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Federal Politics

Harper stands by MacKay amid calls for his resignation

Canada's Defence Minister Peter MacKay

Some things have become clear in the past week with regards to the helicopter flight Defence Minister Peter MacKay took in July 2010. MacKay was on a fishing vacation in Newfoundland outside of Gander and one morning he found out he was needed in Ontario by noon to assist with a government announcement.

Rather than take a 90 minute boat ride back to the Gander airport and risk missing his flight, MacKay commandeered a military search-and-rescue helicopter (the kind on standby to typically save fisherman from drowning in the North Atlantic) to pick him up from the remote fishing village he was in to shuttle him to the airport in a quarter of the time. MacKay attempted to orchestrate it so that the helicopter trip looked as though it was planned as part of his observing how search-and-rescue operations are undertaken on the island.

This much we know. But we know more. Much more.

We also know that the Toronto Star filed an access-to-information request to view military e-mails which showed not only that MacKay’s version of events was deeply flawed, but that then-Col. Bruce Ploughman, director of the Combined Aerospace Operations Centre in Winnipeg, warned the Minister against the action.

Ploughman noted in the e-mail exchanges that media would likely find out about the very public demonstration, and would raise questions. “If we are tasked to [supply information to the media] we of course will comply,” Ploughman warned the Minister in the e-mail, adding “given the potential for negative press though, I would likely recommend against it.”

But MacKay went ahead with the helicopter ride anyway. And when, in fact, the truth about the events was revealed, and both MacKay and Prime Minister Stephen Harper were pressed in the media and the House of Commons, both have flatly denied any wrong-doing. What’s more, they have consistently denied that the information contained in the military e-mails is even accurate, despite it’s being obtained through an access-to-information request.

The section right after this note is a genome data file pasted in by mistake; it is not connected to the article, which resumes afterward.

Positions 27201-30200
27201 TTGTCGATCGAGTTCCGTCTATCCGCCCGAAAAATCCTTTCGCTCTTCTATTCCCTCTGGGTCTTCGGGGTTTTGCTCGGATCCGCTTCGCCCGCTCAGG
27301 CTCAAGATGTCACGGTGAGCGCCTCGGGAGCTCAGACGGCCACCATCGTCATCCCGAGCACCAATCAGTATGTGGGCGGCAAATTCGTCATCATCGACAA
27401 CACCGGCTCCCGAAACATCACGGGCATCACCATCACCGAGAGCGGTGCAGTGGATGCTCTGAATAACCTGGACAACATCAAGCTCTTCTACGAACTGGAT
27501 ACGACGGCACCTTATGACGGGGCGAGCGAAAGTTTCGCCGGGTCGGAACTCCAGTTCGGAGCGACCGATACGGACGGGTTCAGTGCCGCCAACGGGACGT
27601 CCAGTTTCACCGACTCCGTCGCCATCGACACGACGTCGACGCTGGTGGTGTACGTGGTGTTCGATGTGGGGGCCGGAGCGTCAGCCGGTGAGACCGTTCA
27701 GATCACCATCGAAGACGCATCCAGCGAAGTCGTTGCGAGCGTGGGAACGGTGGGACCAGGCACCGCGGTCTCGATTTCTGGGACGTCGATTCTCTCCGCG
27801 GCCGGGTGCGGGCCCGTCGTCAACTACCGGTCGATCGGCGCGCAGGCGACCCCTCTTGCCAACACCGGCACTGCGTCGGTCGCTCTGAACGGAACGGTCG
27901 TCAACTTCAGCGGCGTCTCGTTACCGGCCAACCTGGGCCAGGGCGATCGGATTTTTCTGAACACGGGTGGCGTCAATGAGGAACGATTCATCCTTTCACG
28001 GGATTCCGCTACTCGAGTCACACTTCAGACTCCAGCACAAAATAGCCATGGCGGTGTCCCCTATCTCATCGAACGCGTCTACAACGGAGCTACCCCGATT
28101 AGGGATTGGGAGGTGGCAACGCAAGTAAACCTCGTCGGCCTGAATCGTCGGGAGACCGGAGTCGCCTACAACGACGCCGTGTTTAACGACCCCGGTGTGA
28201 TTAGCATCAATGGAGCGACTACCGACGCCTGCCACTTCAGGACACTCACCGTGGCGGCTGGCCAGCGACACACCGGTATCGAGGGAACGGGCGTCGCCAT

The Ottawa Citizen notes that the “cover up” from the Department of National Defence and the Canadian Forces is ultimately a “self-defeating strategy,” as these – albeit petty – infractions seem all the more sinister for the cover up.

And therein lies the crux of the issue. People understand Minister’s sometimes needing to take advantage of their position for small issues, and a $16,000 helicopter ride, while not recommended, is relatively small potatoes. And mercifully, no fisherman drowned as a result of the helicopter being out of commission.

But what people don’t understand, and have an even harder time forgiving, is the need to cover up, to deny, to misdirect and mislead (Parliament, the people’s house, no less). He lied. There. MacKay, in pushing an alternative version of reality we all know to be untrue, is lying to Parliament, the media, the Canadian people.

And the obstinacy of the Minister and his Prime Minister to acknowledge any wrong-doing, let alone atone for it, strikes many in the opposition as arrogant and contemplative of the public and their honest obligations to that public.

And amid calls from the NDP and, to a lesser extent, the Liberal Party, that MacKay resign over his unequivical misleading of Parliament, Harper has commented during Question Period that “it is clear that it was used so the minister could do government business.”